353 freshmen embark on the ‘road less traveled’

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View the class
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The opening of the 2005-06 academic year was especially sweet for Reed’s dean of admission, Paul Marthers, and his staff.

First there was a spate of positive publicity about Reed: U.S. News and World Report included a very favorable feature article about Reed, “The Road Less Traveled”, The Princeton Review declared Reed the nation’s “best overall academic experience for undergraduates,” and for the first time Barron’s included Reed in its Guide to the Most Competitive Colleges.

Then, there was the arrival of the Class of 2009. The admission office had attracted a record 2,646 applicants and offered admission to 1,200 in order to matriculate a promising class of 353 freshmen. Dean Marthers reports that the freshmen come from 40 states and the District of Columbia. California, as always, led with 91 — with six from one high school, Lick Wilmerding in San Francisco — followed by Washington (42), Oregon (38), Massachusetts (23), New York (17), Texas (15), Colorado (14), and Maryland (12). International students comprise 7 percent of the class and come from 17 countries — Bangladesh, Cameroon, China, Costa Rica, England, Ghana, Italy, Jamaica, Nepal, Romania, Singapore, South Korea, Sri Lanka, Switzerland, Vietnam, Zimbabwe, and Canada — plus Puerto Rico and Guam.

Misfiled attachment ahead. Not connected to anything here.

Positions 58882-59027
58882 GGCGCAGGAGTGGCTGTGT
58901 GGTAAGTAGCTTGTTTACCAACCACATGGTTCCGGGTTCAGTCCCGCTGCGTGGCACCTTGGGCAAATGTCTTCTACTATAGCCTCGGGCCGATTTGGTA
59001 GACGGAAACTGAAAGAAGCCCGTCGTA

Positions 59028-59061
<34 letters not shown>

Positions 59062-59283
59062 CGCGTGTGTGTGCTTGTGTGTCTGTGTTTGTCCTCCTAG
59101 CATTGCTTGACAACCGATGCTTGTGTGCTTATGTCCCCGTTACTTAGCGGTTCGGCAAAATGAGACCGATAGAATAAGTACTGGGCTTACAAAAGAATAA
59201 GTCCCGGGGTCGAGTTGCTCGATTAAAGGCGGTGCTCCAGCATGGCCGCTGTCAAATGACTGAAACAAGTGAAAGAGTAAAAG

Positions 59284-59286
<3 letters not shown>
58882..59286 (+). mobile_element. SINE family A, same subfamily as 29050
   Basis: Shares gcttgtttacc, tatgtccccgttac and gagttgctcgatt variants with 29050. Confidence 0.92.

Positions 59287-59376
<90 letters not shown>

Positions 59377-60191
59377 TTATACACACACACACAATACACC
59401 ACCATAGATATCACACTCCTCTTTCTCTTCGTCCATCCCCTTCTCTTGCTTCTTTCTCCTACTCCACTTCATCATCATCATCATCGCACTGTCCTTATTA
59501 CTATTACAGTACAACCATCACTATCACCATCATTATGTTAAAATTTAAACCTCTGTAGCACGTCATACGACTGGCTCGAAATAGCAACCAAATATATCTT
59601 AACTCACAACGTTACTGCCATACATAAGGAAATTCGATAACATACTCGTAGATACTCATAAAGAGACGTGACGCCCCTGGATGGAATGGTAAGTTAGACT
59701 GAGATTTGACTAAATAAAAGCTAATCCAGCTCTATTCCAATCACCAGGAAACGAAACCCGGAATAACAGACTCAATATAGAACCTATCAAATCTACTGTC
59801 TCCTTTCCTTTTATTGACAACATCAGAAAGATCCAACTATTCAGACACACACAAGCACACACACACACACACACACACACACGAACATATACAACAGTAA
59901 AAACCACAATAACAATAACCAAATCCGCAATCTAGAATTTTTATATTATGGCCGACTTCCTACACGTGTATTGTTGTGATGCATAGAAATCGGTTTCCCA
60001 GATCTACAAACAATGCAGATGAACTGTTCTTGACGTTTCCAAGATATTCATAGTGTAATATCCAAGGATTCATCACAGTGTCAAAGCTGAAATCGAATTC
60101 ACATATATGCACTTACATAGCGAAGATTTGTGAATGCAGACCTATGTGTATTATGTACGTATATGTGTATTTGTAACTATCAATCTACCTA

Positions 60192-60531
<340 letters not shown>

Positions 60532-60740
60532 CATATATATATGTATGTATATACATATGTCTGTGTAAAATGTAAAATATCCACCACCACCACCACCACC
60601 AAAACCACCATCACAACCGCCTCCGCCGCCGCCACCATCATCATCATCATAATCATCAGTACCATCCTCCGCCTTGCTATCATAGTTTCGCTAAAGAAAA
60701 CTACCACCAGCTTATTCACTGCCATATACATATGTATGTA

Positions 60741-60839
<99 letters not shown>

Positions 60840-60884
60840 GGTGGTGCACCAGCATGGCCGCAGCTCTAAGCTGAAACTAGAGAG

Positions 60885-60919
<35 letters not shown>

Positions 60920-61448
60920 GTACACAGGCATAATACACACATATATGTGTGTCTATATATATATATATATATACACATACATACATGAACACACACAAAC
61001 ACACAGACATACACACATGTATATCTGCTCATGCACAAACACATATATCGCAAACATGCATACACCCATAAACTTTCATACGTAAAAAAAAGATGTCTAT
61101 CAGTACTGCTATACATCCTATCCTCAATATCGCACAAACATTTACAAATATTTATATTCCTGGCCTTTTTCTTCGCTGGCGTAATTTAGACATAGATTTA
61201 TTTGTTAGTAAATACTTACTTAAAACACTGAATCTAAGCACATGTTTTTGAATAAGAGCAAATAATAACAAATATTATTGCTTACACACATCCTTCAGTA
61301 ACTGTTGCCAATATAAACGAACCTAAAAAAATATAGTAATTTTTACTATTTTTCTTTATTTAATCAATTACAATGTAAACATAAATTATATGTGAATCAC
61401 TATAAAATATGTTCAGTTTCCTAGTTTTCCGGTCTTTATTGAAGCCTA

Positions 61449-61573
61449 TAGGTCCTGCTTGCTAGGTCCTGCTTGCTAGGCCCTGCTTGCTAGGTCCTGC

The average high school grade-point average of enrolled students (3.8, reflecting grades of A-pluses in some courses), SAT (1369), and ACT (30) scores were among the highest ever for Reed. Of those who attended high schools with class rankings, 81 percent graduated within the top 20 percent. The male-female ratio roughly reflects the national average — 44 percent men, 56 percent women — while nine percent represent the first generation of the family to attend college, and 24 percent are students of color — eight percent Asian American (32), seven percent Hispanic/Latino (26), four percent African and African American (15), two percent Native American (7), and three percent other (11). That, too, is a record.

“The statistics tell just part of the story, and arguably not the most interesting part,” Marthers reported at the first faculty meeting of the new school year. “Statistics cannot measure the passion for learning exhibited in the admission applications. An overview like this cannot fully convey the intriguing stories behind each individual new Reed student — the multiple languages they speak, numerous instruments they play, lists of awards they’ve won, and any artistic or scientific epiphanies they’ve had.” Marthers thanked the Reed community — faculty, staff, alumni, trustees, and current parents — for assisting in the efforts to get these new students to Reed. “We are pleased to hand them off to the faculty to begin the adventure of a rigorous and rewarding liberal arts education.”

View further admission statistics at Institutional Research.